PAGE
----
With the stroke of a pen, Joe Biden would erase all of that and replace it with a government-funded program that would fairly — trust me, I pinky swear! — either give every candidate a certain amount of money or give money to people who would then give it to candidates. Can you think of a system more vulnerable to corruption? Which candidates would qualify for the government dollars? How would each citizen get the same amount of money? Who would oversee such a system and how could he or she be trusted to carry out this gargantuan task fairly?
Sen. Michael Bennet (D-Who?) — yes, the Colorado senator is still a presidential candidate — came the closest of any candidate to explaining how Citizens United actually works.
“Let’s say a lawmaker wants to hold a hearing on climate change. All the Kochs & other billionaires have to do is rattle the coins in their pockets & threaten to fund the primary opponent in that lawmaker’s next election. Just like that, the climate hearing is dropped,” he tweeted. “This Corruption of INACTION—the hearings not held, the bills not passed—is the consequence of Citizens United. It’s why, for the past 10 years, we’ve made no progress on our most pressing challenges. Climate change being the best example.”
Whenever Democrats try to demonize “Dark Money,” they always go for the causes they vehemently disagree with. Bennet says the Kochs will stop climate change hearings. But climate change hearings actually do happen — because no amount of money will convince the true believers to reconsider climate alarmism. What “dark money” can do is enable critics of climate alarmism to get their message out there so it remains a viable political option.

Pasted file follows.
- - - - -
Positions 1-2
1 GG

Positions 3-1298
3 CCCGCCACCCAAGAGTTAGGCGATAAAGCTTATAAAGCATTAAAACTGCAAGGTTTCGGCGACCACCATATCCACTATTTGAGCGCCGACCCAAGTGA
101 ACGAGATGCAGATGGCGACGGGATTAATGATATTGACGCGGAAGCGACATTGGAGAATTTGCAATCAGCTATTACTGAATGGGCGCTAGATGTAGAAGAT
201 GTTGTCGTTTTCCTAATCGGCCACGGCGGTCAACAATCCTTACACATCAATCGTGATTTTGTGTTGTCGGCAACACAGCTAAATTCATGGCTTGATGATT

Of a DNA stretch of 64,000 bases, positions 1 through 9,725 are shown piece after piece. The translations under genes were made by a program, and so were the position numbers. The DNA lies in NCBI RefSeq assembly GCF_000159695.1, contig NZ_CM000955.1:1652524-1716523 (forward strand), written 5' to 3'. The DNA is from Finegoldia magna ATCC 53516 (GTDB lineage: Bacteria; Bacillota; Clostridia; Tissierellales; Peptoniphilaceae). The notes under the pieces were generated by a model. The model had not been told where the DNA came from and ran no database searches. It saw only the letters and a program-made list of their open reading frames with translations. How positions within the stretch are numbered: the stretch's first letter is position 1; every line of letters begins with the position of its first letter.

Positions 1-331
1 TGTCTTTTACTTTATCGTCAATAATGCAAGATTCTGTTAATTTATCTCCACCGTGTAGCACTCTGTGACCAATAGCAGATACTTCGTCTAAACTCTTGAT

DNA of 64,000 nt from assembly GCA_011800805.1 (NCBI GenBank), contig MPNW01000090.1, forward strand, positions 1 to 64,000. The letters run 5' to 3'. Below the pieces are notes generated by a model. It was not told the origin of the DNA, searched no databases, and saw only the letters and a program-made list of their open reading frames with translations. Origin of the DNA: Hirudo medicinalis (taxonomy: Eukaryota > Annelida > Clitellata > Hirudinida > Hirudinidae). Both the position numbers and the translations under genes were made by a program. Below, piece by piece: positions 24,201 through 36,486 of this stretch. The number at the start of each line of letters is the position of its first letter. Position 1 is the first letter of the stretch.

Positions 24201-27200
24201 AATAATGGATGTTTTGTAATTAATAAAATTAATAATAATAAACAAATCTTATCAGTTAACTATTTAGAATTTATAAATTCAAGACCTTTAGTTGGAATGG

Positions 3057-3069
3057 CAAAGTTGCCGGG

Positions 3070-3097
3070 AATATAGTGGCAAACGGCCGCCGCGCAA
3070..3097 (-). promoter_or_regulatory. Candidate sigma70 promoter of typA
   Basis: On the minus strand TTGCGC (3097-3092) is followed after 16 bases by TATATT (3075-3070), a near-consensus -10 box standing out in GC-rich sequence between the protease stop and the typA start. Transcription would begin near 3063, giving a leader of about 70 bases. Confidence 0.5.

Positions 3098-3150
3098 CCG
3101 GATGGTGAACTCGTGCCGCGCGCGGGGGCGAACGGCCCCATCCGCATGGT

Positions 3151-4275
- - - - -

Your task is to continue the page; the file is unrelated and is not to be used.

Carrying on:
Of course, Citizens United did not just help climate critics. It defended all citizens’ rights to band together — to incorporate — and put money behind causes they believe in. The decision protected the free speech rights of unions, environmentalist groups, think tanks, LGBT lobbies, and activist organizations of all persuasions. The Court ruled that corporations have the free speech rights of people, but in legal terms, all a “corporation” means is a group of individuals banding together for a common purpose.
Contrary to popular belief, Citizens United did not let loose the dogs of corporate political warfare. As Committee for Justice Executive Director Curt Levey explained, this Supreme Court decision left most of the limits on political spending in place. “The total ban on corporate contributions to candidates, political parties, and political action committees remains in place,” he explained.